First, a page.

Posted May 25, 2007
In The Last Shot written by Darcy Frey, described Coney Island as a place of desolation and despair where the only source of hope comes when young men who are gifted at basketball because it provides them with a chance to escape the neighborhood they grew up in. As Frey noted in his introduction, â¿¿even the dealers and hoodlums refrain from vandalizing The Garden, because in Coney Island the possibility of transcendence through basketball - in this case, an athletic scholarship to a four-year Division 1 college - is an article of faith.â¿ Frey followed and wrote about the hard work and dedication of three Abraham Lincoln High-School seniors: Tchaka Shipp, Corey Johnson, and Russel Thomas and a freshman with tramendous talents, Stephon Marbury. Tchaka Shipp is invited to the Nike camp, performs well, and is chased by the entire Big East conference. I enjoyed reading each coach's visit, as they tried different approaches to make the connection with Tchaka. Frey documents the senior season of star guard Russell Thomas. Thomas was a 6â¿²2â¿³ guard that has the ability to explode for 50 points in a game while locking down an opposing teamâ¿¿s star player to less than 10 points. Russell has the talent but comes with baggage. Because of his unique personality and unlimited determination, your heart is broken by the stories focused on him. Russell is neglected by coaches because of his SAT scoring problems and doubts about his mental-emotional capacity (suicide attempts scare coaches). Russell is the kid that readers can rally around and want to see succeed. A reader wants him succeed because he wants to use basketball to achieve concrete realistic goals. Russell has a dream of a 4 year degree, becoming a registered nurse, and never going back to Coney Island. Corey has had trouble with his grades many times. He relaxed his way to three failed classes and now possesses a 66 average-approximately one failed test away from losing his eligibility to play on the Lincoln team. Corey always cuts a stylish figure and is found with girls at sometimes. Last but not least, the player who has the most potential is Stephon. Stephon is the youngest and is a contributor right away when he joins the team. Some of the main themes in this book are discrimination, the love between each player, for example, â¿¿You my little point guard.â¿ Tchaka says to Lawrence, a player he meets Nike Camp. â¿¿We got ourselves a relationship,â¿ replies Lawrence. Also the jealousy between some of the players, the struggle of grades, and college recruiting are other themes. Being a high school basketball player, I really enjoyed this book. Reading about the playerâ¿¿s interactions between each other was fascinating and reading about the NBA star growing up Stephon Marbury was one of the reasons why I chose this book. This non-fictional book is wonderful and I advise any basketball fan, player or anybody who loves sports to read this book.Was this review helpful? Yes NoThank you for your feedback. Report this reviewThank you, this review has been flagged.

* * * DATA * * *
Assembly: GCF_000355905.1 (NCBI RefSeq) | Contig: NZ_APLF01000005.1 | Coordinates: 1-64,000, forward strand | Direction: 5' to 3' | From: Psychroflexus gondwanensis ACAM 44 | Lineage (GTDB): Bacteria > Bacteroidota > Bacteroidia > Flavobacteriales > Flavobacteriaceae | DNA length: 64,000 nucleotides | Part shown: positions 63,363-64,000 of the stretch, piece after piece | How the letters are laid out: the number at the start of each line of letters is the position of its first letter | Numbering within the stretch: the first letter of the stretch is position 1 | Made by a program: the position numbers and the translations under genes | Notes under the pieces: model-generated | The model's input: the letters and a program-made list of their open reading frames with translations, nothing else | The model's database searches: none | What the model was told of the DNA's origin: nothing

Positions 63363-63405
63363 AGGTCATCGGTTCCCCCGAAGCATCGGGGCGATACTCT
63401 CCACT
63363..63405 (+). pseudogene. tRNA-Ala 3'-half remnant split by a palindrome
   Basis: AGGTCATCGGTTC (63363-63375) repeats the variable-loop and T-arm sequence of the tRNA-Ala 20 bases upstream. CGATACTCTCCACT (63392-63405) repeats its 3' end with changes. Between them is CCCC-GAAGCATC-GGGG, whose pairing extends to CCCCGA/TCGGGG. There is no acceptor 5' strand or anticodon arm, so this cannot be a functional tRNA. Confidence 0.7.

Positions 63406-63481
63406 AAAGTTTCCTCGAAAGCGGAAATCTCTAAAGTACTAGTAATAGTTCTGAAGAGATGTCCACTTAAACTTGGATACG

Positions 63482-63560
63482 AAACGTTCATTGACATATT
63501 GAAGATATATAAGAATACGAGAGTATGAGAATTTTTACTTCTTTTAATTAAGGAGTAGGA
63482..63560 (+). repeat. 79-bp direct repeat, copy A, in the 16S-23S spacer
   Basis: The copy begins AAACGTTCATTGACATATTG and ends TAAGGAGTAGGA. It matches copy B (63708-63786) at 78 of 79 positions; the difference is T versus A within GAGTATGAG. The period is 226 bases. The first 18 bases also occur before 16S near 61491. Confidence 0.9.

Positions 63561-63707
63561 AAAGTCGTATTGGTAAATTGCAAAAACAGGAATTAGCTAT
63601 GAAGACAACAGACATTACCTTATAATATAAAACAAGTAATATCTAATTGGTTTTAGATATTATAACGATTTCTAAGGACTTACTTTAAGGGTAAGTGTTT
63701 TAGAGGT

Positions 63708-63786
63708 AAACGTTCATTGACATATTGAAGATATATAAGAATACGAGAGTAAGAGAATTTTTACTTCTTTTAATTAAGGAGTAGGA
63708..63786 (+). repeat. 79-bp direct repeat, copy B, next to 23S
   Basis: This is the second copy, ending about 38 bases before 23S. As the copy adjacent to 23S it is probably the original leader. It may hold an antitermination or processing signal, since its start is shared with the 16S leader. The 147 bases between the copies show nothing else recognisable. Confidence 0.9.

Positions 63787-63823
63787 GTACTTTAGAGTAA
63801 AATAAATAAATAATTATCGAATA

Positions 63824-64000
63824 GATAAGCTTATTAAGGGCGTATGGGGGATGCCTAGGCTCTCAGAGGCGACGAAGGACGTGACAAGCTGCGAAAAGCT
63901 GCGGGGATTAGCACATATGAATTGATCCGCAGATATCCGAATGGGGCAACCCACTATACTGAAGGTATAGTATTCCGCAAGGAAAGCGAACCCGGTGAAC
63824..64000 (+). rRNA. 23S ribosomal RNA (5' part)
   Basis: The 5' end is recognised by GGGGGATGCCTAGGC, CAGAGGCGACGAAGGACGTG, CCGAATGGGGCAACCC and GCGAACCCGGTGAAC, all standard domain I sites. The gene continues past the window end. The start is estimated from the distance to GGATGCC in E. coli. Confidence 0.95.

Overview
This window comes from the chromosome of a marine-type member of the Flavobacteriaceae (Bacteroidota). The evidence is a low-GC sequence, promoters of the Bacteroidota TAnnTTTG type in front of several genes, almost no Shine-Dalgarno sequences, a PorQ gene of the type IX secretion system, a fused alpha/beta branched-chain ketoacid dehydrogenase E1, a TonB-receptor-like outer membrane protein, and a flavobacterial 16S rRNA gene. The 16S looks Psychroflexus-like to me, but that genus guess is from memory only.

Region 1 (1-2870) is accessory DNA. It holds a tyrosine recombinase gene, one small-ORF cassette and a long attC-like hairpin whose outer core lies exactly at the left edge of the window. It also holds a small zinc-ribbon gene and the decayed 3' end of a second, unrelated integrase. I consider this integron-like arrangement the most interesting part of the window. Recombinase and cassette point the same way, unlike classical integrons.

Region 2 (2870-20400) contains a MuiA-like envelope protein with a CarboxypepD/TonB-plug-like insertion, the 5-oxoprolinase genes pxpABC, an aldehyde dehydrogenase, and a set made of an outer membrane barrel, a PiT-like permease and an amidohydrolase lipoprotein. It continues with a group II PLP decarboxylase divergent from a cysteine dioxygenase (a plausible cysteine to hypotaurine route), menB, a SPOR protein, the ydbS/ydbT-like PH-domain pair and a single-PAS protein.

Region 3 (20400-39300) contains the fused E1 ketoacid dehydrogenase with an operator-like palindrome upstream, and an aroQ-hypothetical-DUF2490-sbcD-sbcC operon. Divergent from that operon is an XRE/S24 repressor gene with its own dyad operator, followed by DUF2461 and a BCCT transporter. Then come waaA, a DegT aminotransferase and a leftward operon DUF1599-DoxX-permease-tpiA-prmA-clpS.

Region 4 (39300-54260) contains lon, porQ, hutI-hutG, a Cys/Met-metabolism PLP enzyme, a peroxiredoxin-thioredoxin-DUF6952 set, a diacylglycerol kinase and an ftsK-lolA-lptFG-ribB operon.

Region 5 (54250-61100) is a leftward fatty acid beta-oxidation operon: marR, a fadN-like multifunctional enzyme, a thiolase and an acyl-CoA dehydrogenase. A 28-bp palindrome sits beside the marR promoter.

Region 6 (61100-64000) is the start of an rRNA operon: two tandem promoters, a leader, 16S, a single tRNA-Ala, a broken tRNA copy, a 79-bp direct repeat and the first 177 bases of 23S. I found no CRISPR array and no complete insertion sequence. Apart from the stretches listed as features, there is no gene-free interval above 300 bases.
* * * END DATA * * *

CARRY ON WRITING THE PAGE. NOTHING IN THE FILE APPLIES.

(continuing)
Posted August 3, 2005
This was a great book! I was depressed that I had to read 3 books for school 3 weeks before school started. Well, this was the first book I read and finished it in 5 days while working. A great read for young people and a must read for aspiring athletes.Was this review helpful? Yes NoThank you for your feedback. Report this reviewThank you, this review has been flagged.
Posted March 23, 2005
i'm a 19 year old college student totally in love with college basketball, i chose to read this book because i wanted to know what the real stories are behind college superstars from the projects. By the end of the novel my heart was broken and i yearned to know more about every player in the league. This book is a good read for anyone, any age..Was this review helpful? Yes NoThank you for your feedback. Report this reviewThank you, this review has been flagged.